Monday, July 26, 2010

Cover Your Ash

Thanks to Allan's Tree Service

The Connecticut Department of Environmental Protection (DEP) and the Connecticut Agricultural Experiment Station (CAES) today announced that federal agricultural officials have confirmed the presence of the Emerald Ash Borer (EAB) in nearby Saugerties, New York (about 25 miles from the CT border).  EAB is an extremely destructive plant pest and it is responsible for the death and decline of over 25 million ash trees in the United States in urban and forested settings since June 2002.  EAB should not be confused with the Asian Longhorned beetle, recently discovered in the Boston and Worcester areas of Massachusetts.
“This discovery is certainly a concern,” said Christopher Martin, DEP Director of Forestry.  “The close proximity to Connecticut definitely places our Ash trees at risk”.  Visual signs or symptoms of infestation include D-shaped holes, bark splits, and crown die back. White ash is most prominent in the northwest corner, the very southwest corner, and east central sections of Connecticut.”
“CAES is currently surveying for EAB, the Asian longhorned beetle (ALB), and other forest pests and will intensify these efforts in northwestern Connecticut”, says Kirby Stafford, Vice Director of CAES and State Entomologist. “The State of Connecticut has quarantine regulations in place for EAB and ALB.”
White ash comprises approximately 3% of all trees in Connecticut or about 22,408,000 trees. EAB disperses readily on its own, but like other exotic pests it can be spread when infested firewood is transported to new areas. EAB was found in a campground in Saugerties suggesting firewood was the most likely source. The next nearest infestation is over 200 miles west of Saugerties in Mifflin County, Pennsylvania.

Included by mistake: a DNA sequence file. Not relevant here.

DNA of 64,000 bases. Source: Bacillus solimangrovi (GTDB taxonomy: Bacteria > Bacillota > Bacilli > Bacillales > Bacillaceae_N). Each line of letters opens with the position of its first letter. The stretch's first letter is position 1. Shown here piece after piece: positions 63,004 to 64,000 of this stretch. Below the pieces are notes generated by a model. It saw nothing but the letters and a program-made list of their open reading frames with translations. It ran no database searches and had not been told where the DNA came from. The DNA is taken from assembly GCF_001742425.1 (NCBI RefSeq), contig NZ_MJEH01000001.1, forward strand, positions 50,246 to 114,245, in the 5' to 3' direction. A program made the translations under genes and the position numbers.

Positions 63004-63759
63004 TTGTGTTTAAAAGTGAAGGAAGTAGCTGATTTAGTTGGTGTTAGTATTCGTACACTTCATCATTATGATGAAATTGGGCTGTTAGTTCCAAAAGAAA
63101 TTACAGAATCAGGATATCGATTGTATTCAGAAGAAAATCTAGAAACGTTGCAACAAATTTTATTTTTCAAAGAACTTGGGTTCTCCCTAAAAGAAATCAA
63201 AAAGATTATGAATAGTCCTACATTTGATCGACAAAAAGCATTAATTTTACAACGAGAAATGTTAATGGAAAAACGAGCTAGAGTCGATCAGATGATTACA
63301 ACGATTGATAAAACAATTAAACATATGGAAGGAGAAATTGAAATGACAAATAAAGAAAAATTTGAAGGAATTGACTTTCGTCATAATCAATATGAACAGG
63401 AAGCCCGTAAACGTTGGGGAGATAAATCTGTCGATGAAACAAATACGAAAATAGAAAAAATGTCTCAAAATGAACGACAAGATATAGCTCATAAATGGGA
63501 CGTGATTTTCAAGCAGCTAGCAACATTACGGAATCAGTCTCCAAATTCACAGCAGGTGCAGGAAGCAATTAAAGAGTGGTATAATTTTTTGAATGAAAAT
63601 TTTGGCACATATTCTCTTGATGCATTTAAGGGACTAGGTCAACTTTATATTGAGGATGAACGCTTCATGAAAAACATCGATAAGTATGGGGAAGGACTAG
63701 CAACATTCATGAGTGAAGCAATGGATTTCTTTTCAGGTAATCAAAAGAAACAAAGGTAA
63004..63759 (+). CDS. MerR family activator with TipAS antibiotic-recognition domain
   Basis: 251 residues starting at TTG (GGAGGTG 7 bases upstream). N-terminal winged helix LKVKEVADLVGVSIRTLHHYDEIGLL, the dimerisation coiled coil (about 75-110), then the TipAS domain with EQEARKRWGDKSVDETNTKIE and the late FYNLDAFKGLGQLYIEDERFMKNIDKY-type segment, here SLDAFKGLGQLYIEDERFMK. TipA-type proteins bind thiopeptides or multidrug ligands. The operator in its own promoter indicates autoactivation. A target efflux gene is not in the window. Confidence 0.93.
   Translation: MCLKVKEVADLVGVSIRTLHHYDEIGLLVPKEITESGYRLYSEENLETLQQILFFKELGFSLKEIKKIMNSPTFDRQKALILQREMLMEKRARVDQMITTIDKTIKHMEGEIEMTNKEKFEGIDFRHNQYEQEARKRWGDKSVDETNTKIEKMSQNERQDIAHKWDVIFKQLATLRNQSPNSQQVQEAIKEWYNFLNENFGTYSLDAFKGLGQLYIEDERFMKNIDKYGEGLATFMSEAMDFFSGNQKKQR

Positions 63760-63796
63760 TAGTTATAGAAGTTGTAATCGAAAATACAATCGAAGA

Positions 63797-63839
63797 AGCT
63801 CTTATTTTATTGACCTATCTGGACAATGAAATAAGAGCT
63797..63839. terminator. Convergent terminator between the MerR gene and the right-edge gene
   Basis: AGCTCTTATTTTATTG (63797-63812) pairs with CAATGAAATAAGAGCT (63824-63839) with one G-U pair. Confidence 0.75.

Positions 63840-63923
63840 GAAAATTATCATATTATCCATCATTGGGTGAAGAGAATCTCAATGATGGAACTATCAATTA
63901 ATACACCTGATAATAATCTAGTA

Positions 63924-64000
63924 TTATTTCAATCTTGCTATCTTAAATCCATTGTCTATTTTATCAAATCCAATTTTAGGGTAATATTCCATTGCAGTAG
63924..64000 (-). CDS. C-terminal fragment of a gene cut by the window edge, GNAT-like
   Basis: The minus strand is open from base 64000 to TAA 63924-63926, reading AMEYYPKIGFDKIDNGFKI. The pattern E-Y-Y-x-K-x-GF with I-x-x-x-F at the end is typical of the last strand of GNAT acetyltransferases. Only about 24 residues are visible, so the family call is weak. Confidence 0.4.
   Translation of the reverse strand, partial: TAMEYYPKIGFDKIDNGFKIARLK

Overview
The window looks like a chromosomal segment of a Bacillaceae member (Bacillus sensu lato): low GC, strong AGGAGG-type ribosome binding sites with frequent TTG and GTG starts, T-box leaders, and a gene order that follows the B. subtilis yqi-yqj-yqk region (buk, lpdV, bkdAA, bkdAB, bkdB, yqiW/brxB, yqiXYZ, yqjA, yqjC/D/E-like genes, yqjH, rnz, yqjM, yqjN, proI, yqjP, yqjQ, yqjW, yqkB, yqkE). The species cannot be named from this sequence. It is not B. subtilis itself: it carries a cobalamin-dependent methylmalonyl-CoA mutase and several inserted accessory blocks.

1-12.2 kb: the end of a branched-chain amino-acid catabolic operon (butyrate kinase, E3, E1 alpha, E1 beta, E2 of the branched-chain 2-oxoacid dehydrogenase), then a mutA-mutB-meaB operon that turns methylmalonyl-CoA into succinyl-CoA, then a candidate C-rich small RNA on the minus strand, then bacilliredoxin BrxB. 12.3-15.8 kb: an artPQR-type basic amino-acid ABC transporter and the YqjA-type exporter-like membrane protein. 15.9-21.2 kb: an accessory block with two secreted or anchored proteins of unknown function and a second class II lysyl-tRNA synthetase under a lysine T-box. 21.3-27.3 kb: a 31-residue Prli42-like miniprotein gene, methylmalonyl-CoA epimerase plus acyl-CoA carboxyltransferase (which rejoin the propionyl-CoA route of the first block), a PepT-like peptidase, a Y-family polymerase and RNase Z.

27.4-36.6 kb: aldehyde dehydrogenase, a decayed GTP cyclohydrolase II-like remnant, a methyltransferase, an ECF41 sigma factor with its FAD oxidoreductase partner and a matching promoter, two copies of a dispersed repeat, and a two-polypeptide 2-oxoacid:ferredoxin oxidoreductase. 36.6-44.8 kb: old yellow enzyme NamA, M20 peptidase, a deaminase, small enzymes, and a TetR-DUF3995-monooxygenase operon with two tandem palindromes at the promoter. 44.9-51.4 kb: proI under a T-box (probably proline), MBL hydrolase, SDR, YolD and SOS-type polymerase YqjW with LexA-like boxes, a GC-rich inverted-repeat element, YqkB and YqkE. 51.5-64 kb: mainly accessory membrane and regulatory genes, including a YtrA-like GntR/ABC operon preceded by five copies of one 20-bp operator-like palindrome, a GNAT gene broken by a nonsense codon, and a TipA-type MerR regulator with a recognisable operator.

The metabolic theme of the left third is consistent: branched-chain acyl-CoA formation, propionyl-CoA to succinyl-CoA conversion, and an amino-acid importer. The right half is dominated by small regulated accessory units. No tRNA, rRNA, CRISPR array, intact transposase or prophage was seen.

DEP and CAES urge citizens not to transport firewood. EAB spreads quickly on its own and can be easily inadvertently transported in untreated firewood and other forest products.  Buy firewood locally at or near the campground, burn all firewood at your campsite before you leave, and never bring firewood home.  For those who use firewood to heat their homes, your firewood ideally should be from only a few miles away, or at least in the same county.
DEP is asking Connecticut residents to report possible EAB infestations to CAES or the U.S. Department of Agriculture, Animal and Plant Health Inspection Service, Plant Protection and Quarantine (APHIS-PPQ).  Early detection, although difficult, is the best defense against further infestation.   Residents suspecting they have seen EAB should report their findings to CAES at (203) 974-8474, (203) 974-8485, or (digital photos of suspect insects are very helpful).  Residents can also report sightings to APHIS via their website at
Trees affected include:
·        White Ash
·        Black  Ash
·        Green Ash
Previous infestations have occurred in Illinois, Indiana, Iowa, Kentucky, Maryland, Michigan, Minnesota, Missouri, New York, Ohio, Pennsylvania, Virginia, West Virginia, Wisconsin, and Canada

DEP and CAES are a bit vague on what will happen should EAB be found in the state - unlike ALB, the goal is not eradication so the extreme measures such as arehappening in Worcester will not likely occur regarding EAB.  The effort would be on management, which likely means restrictions on movement of ash in any of its potential forms (nursery stock, logs, etc.) out of the area where EAB has been found and an extensive public information campaign.  Note that the Saugerties find was in a campground.  Of course, most of the searching for EAB is done in campgrounds so that somewhat skews the result, but there are strong indications that firewood is a major culprit in the spread of this insect.

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